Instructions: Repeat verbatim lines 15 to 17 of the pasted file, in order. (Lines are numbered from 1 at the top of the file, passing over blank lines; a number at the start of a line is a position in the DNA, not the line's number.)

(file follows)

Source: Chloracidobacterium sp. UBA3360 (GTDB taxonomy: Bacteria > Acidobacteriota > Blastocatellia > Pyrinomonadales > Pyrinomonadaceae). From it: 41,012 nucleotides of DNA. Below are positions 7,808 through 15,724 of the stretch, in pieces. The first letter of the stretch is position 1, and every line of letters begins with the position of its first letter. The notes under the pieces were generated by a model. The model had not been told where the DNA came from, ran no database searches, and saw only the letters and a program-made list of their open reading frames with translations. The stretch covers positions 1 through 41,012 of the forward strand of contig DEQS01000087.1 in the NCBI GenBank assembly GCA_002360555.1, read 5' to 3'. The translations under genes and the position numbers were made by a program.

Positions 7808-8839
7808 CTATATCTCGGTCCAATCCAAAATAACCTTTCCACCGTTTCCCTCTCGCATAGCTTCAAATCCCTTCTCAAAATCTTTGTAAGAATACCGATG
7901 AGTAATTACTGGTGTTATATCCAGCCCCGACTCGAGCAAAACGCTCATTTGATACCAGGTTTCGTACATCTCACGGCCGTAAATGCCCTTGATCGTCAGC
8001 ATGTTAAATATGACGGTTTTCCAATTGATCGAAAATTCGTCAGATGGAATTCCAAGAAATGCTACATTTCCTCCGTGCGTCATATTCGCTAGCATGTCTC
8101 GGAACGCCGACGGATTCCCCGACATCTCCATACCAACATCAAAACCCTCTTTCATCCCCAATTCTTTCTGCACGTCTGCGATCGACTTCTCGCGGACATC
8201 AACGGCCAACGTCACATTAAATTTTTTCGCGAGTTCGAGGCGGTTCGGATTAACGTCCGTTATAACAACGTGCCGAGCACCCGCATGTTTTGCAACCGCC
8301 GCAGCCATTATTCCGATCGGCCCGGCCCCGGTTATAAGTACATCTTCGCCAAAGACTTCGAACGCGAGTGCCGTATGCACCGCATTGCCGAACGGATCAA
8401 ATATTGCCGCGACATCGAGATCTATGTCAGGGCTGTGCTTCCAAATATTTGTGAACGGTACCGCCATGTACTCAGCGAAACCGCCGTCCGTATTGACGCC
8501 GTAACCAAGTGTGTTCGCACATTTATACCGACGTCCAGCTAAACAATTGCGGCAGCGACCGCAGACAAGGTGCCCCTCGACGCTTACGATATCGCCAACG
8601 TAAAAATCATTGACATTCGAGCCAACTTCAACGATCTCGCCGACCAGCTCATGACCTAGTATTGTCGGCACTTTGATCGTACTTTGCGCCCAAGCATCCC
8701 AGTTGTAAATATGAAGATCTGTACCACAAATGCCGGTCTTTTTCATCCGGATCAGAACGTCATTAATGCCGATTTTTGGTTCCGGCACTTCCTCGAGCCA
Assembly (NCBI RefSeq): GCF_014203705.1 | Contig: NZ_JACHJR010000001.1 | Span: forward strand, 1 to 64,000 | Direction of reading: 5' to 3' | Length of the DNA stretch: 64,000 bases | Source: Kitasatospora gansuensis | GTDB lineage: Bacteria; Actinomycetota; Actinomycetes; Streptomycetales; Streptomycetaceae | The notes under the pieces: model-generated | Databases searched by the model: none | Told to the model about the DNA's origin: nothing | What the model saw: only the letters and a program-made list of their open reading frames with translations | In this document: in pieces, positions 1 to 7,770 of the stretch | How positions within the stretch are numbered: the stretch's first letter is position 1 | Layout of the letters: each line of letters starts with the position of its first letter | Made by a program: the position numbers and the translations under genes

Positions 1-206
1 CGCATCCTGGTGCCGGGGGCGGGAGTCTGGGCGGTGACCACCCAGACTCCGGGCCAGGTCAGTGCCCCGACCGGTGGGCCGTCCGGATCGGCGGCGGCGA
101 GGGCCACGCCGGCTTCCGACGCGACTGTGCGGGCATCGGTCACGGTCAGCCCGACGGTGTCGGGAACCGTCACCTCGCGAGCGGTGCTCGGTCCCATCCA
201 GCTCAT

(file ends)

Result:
1 CGCATCCTGGTGCCGGGGGCGGGAGTCTGGGCGGTGACCACCCAGACTCCGGGCCAGGTCAGTGCCCCGACCGGTGGGCCGTCCGGATCGGCGGCGGCGA
101 GGGCCACGCCGGCTTCCGACGCGACTGTGCGGGCATCGGTCACGGTCAGCCCGACGGTGTCGGGAACCGTCACCTCGCGAGCGGTGCTCGGTCCCATCCA
201 GCTCAT